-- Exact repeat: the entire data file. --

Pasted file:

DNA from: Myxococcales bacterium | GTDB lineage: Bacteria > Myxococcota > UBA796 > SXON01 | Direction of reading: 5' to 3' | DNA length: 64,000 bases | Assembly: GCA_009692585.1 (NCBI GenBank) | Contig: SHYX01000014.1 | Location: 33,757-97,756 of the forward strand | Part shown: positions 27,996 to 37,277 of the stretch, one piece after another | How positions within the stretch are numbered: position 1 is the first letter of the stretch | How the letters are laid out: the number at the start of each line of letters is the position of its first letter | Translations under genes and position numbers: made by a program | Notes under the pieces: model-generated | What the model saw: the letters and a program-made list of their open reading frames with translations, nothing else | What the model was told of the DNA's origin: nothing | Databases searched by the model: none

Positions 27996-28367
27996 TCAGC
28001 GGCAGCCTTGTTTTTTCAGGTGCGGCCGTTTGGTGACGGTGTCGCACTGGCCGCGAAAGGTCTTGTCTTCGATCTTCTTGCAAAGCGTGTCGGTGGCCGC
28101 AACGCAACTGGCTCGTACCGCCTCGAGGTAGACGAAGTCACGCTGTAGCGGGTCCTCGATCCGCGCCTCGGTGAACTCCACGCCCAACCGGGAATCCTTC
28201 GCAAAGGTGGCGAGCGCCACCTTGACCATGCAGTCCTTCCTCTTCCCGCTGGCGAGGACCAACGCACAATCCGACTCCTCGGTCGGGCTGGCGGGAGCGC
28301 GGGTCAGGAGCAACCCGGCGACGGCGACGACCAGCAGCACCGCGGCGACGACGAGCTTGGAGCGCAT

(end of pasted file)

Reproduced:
DNA from: Myxococcales bacterium | GTDB lineage: Bacteria > Myxococcota > UBA796 > SXON01 | Direction of reading: 5' to 3' | DNA length: 64,000 bases | Assembly: GCA_009692585.1 (NCBI GenBank) | Contig: SHYX01000014.1 | Location: 33,757-97,756 of the forward strand | Part shown: positions 27,996 to 37,277 of the stretch, one piece after another | How positions within the stretch are numbered: position 1 is the first letter of the stretch | How the letters are laid out: the number at the start of each line of letters is the position of its first letter | Translations under genes and position numbers: made by a program | Notes under the pieces: model-generated | What the model saw: the letters and a program-made list of their open reading frames with translations, nothing else | What the model was told of the DNA's origin: nothing | Databases searched by the model: none

Positions 27996-28367
27996 TCAGC
28001 GGCAGCCTTGTTTTTTCAGGTGCGGCCGTTTGGTGACGGTGTCGCACTGGCCGCGAAAGGTCTTGTCTTCGATCTTCTTGCAAAGCGTGTCGGTGGCCGC
28101 AACGCAACTGGCTCGTACCGCCTCGAGGTAGACGAAGTCACGCTGTAGCGGGTCCTCGATCCGCGCCTCGGTGAACTCCACGCCCAACCGGGAATCCTTC
28201 GCAAAGGTGGCGAGCGCCACCTTGACCATGCAGTCCTTCCTCTTCCCGCTGGCGAGGACCAACGCACAATCCGACTCCTCGGTCGGGCTGGCGGGAGCGC
28301 GGGTCAGGAGCAACCCGGCGACGGCGACGACCAGCAGCACCGCGGCGACGACGAGCTTGGAGCGCAT